Analysis • Michael Gilbert writes with skill. 1950. and Kealing. builds convincingly on these experiences. Gilbert’s characters are well rounded. although he intended to continue writing short stories. For his writing. his authenticity of detail convincing. He married Roberta Mary Marsden and had five daughters and two sons. the hysteria and the exaggeration and the heroism” of the Occupation and to details such as “The Network of Eyes” used by the French Resistance to keep track of Gestapo officers and collaborators. In addition to crime novels. They involve numerous twists and turns that keep the reader guessing. with the analogy carried out to its fullest in The Final Throw (1982). Gilbert retired from the legal profession in 1983. In 1980. His plots are complex but believable. academia in general and boarding schools in particular (The Night of the Twelfth). Varied. He also won the Life Achievement Anthony Award at the 1990 Bouchercon in London and in 1994 was awarded the British Crime Writers’ Association’s Cartier Diamond Dagger for lifetime achievement. all set in a variety of finely delineated European and British locales. from strict intellectual puzzles to novels of action and romance. cricket (The Crack in the Teacup. from espionage and Geoffrey Household-type suspense to the police procedural. he announced that Over and Out would be his final novel. an adventure/romance about a mythical Middle Eastern kingdom whose rare mineral deposits make it the center of political conflict. In 1960. and also edited a book of legal anecdotes. he received the Swedish Grand Master Award in 1981 and the Edgar Allan Poe Grand Master Award of the Mystery Writers of America in 1987. an experience that provided the background for The NinetySecond Tiger (1973). teleplays. the Church of England (Close Quarters. Gilbert wrote short stories. Gilbert employs a chess analogy in several works to give a sense of the intricacy of the human game. and Death Has Deep Roots). substantially and plausibly developed. and dramas. too. and law (Smallbone Deceased. libraries (Sky High). from castling to checkmate. and care a wide range of works. In 1998. The computer engineer protagonist of The Long Journey Home (1985) covers territory engraved in Gilbert’s mind from those wartime days. 1969). Death Has Deep Roots (1951) and The Night of the Twelfth (1976) refer to “the hate and the fear. his sense of people and place compelling and engaging. the story of a deadly game of attrition and loss in which . After the war. while Sky High (1955) treats a soldier’s postwar adjustment difficulties. He became a founding member of the British Crime Writers Association in 1953 and joined many other professional organizations. he acted as legal adviser to the government of the Middle Eastern nation of Bahrain. is his range of topics: archaeology and art (The Etruscan Net. after some thirty-five years of service. artistry. rising in 1952 to become a partner in the law firm of Trower. In fact. He was fellow mystery writer Raymond Chandler’s legal adviser at one time and drew up the latter’s will. 1966). Still. 1947).280 100 Masters of Mystery and Detective Fiction cape story involving a murder in an Italian prisoner-of-war camp. pursued by mafiosi. Gilbert was made a Commander in the Order of the British Empire. Gilbert worked as a solicitor (1947-1951). as he makes an arduous hike through Italy and France.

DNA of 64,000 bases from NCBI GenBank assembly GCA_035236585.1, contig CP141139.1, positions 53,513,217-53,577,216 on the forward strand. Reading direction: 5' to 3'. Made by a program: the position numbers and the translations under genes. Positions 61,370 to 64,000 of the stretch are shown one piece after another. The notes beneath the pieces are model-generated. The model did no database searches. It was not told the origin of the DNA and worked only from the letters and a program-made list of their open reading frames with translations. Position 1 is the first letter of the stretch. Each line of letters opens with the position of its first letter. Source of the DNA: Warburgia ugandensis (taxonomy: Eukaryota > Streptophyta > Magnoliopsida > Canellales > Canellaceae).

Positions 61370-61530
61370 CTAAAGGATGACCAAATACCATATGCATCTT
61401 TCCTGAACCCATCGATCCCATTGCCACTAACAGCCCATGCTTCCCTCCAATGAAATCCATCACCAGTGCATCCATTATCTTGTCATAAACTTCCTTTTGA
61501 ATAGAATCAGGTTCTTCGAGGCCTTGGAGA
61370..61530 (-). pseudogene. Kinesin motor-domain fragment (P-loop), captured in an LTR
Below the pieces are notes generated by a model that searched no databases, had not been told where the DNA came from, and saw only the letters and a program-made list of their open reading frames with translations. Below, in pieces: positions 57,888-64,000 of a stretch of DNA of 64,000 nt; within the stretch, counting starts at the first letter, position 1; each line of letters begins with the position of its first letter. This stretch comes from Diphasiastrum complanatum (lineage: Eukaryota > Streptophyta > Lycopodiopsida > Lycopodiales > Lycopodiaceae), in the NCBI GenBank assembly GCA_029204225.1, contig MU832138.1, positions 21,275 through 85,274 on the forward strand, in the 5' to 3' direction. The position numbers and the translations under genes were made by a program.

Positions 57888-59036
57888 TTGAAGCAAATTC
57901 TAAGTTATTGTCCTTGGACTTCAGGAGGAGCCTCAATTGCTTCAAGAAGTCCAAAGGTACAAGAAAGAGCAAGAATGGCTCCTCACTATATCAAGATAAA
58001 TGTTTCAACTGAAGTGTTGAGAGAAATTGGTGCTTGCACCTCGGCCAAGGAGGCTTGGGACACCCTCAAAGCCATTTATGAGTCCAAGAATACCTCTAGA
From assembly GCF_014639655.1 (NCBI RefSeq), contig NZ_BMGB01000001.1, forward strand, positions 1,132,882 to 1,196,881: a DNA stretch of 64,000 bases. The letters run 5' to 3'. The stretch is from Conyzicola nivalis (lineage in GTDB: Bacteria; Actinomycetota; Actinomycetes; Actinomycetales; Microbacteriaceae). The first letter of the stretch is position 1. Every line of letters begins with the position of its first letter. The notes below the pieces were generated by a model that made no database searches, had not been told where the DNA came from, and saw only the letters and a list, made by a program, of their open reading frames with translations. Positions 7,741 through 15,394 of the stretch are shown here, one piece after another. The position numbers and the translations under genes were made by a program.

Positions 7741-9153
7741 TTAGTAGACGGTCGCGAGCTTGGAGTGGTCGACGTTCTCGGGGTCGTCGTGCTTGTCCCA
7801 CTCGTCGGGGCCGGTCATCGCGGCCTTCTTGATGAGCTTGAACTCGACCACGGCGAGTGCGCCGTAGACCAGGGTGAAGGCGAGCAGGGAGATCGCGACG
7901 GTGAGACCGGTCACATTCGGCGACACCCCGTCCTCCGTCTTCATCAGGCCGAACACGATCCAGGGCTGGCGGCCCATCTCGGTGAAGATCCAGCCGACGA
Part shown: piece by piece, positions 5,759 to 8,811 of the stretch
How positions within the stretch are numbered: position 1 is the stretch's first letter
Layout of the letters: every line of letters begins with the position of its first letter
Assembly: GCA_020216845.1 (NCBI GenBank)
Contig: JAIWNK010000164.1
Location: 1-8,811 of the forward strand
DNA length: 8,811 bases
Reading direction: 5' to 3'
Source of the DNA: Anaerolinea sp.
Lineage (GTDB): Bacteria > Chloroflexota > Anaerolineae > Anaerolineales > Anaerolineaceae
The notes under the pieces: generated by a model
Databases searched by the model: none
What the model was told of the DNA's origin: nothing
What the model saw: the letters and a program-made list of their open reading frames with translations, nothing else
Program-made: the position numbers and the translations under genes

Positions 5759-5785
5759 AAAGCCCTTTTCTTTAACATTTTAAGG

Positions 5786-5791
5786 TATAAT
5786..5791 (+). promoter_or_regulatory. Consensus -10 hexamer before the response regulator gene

and. photographs. legal techniques. . In .” People trust him and open up to him. use that system to pursue justice and legal revenge. in turn. punctuated by irreverent asides from his underlings. Smallbone Deceased begins with an elevated but boring. . and resilient bodies. as the solicitor-hero seeks to reopen a case concerning a former union man now high up in government service and gets so caught up in the extremes of left and right that “justice” becomes very difficult to determine. a student of Kant and Schopenhauer. sometimes young solicitors with whom he clearly identifies. the few facts he has. His sometimes rapidly shifting points of view add to this intricacy. clever clues. sharp tongues. and. and fingerprints. actuary. One solicitor therein describes his strategy: I happen to be old-fashioned enough to think that a woman in distress ought to be helped. occasionally. We’re going to fight a long. His protagonists. Many of his books build on his knowledge of the law and of the drama of the British legal system: They describe the internal workings of law firms and delineate courtroom style. a touch of the satiric. Set in a solicitor’s office. eulogistic tribute to the departed head of a law firm. His heroes are usually rugged individualists with quick minds. Death Has Deep Roots demonstrates how a skilled lawyer can use his knowledge of character. where a corpse is discovered in a hermetically sealed deedbox. a statistician. Gilbert’s works are all solid entertainment. Especially when she is a foreigner and about to be subjected to the savage and unpredictable caprices of the English judicial system. and police. who tended his lathe by day and sharpened his wits of an evening on dead dialecticians. forensic. who is in the right place at the right time to have his imagination challenged by the puzzle of Trustee Smallbone’s unexpected appearance in a deedbox. Smallbone Deceased allows the author to satirize gently the eccentric types associated with his own profession. then focuses on how those assistants have the training to observe details that will later prove vital to preventing more murder. demonstrates how politics affects law and justice. and perhaps even a few that it doesn’t—you can’t be too particular when you’re defending. while Death Has Deep Roots exploits its courtroom setting to find an alternate explanation to what seems like an open-and-shut case. dirty blackguarding campaign in which we shall use every subterfuge that the law allows. and court procedure. understatement. with intricate plots.Michael Gilbert 281 pawns are sacrificed and last-chance risks are taken. and numerous suspects who are treated with humor. he can get close to those immediately involved and pick up details and relationships to which the police would have no access. . such as Henry Bohun. and solicitor. while he cannot do what the police do so well (take statements. Flash Point (1974). and the like). Gilbert describes him as looking “like some mechanic with a bent for self-improvement. A Gilbert novel often depends on an amateur detective. and a team of assistants tracking down discrepancies at home and abroad to undercut the prosecution’s case and at the end reveal truths that lay hidden for far too long.